Credit: Freepik

Czech Republic Spent 1.37% of GDP on Defence in 2023, Says Defence Minister Cernochova

The Czech Republic spent 1.37% of its GDP on defence last year, roughly CZK 101 billion, which was about CZK 10 billion less than expected, Defence Minister Jana Cernochova (ODS) told Czech Television last night.

NATO estimated that the Czech Republic would spend 1.5% of its GDP on defence in 2023.

This year, defence spending should be around 2% of GDP, according to Cernochova.

The Ministry of Defence moved some of last year’s money for strategic projects to this year’s budget.

“We knew from the very beginning that NATO could not recognize those funds if they were not used in that year,” Cernochova told Czech Television. Germany, which also had its own fund, is doing the same, she added. “On the other hand, the Alliance knows that those funds are deployed for the benefit of modernisation, so of course that is taken into account.” 

Originally, CZK 111.8 billion was approved for defence in last year’s budget, which would have corresponded to 1.52% of GDP. In the end, the Defence Ministry had CZK 110.3 billion available and, according to the final accounts, spent CZK 100.7 billion. About CZK 1 billion remained unspent, and CZK 7.8 billion was shifted to strategic projects for this year.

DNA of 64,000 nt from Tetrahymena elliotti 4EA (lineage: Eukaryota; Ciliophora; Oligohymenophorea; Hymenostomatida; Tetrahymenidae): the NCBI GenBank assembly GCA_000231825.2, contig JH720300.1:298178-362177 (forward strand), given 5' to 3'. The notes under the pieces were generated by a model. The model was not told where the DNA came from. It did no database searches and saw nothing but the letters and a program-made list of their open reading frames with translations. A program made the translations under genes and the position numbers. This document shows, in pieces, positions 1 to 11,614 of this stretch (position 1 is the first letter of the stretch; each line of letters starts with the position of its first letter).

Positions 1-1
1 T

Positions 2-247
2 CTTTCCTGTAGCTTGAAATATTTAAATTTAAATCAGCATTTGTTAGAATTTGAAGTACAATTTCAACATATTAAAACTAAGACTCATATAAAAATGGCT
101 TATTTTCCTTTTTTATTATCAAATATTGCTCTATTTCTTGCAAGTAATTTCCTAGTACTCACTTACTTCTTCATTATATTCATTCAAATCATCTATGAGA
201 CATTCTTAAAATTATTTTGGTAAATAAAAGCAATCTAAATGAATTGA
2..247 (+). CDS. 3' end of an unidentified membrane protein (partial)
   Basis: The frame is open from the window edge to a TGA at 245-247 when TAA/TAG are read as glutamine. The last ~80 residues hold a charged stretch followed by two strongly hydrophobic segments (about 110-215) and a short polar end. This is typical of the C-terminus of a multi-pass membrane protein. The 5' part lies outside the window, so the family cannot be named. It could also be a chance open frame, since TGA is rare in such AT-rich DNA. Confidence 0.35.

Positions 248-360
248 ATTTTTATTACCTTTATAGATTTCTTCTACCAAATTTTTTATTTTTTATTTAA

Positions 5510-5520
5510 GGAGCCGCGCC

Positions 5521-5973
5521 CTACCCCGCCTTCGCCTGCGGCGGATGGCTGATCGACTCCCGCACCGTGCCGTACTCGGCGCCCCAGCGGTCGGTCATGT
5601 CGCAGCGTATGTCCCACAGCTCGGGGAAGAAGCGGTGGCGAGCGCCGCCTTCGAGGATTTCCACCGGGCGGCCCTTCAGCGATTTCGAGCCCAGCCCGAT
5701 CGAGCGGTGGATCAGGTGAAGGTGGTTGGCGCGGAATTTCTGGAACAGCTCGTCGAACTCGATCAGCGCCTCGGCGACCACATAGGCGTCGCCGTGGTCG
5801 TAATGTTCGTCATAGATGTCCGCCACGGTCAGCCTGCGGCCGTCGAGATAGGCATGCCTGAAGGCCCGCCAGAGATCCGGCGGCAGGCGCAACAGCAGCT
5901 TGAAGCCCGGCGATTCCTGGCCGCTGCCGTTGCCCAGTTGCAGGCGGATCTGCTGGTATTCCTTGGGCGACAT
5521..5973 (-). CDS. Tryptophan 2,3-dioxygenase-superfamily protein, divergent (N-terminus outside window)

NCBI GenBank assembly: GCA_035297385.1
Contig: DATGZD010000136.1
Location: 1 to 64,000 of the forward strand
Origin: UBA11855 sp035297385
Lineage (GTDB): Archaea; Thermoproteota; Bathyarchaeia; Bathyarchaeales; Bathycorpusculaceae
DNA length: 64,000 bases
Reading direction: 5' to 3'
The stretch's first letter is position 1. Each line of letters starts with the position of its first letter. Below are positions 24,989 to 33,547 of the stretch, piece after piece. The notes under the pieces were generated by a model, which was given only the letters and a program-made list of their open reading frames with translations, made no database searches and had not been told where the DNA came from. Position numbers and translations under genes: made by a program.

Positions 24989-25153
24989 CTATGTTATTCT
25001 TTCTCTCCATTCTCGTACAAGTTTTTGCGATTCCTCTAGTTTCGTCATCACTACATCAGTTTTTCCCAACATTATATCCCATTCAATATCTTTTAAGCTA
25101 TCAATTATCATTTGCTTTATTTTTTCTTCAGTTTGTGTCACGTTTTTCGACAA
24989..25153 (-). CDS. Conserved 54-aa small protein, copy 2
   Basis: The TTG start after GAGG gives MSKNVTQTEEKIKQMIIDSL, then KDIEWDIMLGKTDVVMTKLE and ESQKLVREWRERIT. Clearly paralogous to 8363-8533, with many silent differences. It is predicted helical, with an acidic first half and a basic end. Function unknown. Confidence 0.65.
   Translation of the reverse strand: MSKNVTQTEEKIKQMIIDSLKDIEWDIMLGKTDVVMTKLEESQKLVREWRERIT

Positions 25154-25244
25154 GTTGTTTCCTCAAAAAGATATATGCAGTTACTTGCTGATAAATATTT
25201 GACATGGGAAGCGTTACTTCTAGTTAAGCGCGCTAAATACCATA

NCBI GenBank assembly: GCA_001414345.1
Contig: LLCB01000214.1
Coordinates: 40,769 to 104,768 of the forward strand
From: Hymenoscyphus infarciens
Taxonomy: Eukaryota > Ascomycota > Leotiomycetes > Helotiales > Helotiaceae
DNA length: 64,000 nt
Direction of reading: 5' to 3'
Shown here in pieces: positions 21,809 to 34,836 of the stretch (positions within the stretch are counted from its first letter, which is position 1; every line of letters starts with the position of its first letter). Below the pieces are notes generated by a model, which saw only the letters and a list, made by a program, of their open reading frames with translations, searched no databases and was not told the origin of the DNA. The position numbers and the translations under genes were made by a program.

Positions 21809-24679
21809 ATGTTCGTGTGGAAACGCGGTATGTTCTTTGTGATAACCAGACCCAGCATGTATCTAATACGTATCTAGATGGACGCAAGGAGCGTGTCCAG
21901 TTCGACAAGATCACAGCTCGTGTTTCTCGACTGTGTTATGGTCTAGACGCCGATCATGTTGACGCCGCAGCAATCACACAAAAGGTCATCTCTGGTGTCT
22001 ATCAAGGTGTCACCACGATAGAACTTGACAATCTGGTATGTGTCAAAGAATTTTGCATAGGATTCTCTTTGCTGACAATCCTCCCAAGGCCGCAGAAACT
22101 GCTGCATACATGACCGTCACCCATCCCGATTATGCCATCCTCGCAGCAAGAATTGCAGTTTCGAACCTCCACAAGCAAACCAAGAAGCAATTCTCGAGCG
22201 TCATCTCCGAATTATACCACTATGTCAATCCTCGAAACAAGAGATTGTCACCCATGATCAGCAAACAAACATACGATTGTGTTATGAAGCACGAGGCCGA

This time, the government has included state material reserves, cybersecurity and some transport projects in defence spending. “We will try to apply a few constructions in cooperation with the Transport Ministry as part of NATO defence spending, but it is still to be discussed. Of course, we will know the result from the Alliance in early 2025,” said Jan Jires, senior director of the defence policy section of the Defence Ministry.

Opposition politicians have criticised last year’s defence expenditure.

“The current five-party coalition and the Defence Ministry declared how they would approach 2%,  and instead it is de facto counterproductive,” Lubomir Metnar (ANO), chairman of the Chamber of Deputies defence committee and former defence minister, told Czech Television.

Cernochova said she expected defence spending to be around 2% of GDP this year, but she said the performance of the Czech economy would also play an important role.

NATO leaders pledged at the Wales summit in September 2014 that member states’ military budgets would be gradually increased to reach 2% of national GDP by 2024 at the latest.

Last April, the lower house of the Czech parliament approved a bill under which the Czech Republic would spend at least 2% of its GDP on defence yearly. Poland, Romania, Lithuania and Latvia have similar legislation.

According to official estimates, only five NATO member states spent a smaller share of their GDP on defence last year: Slovenia, Turkey, Spain, Belgium and Luxembourg. Of the 31 member countries, 11 spent 2% or more of their GDP on defence.

Poland (with 3.9% of GDP), the US (3.49%) and Greece (3.01%) spent the most on defence of NATO countries. In absolute terms, the United States ($860 billion), Germany, Britain and France spend the most on defence. The smallest members of the alliance with less developed economies, Montenegro, North Macedonia and Albania, spend the least.

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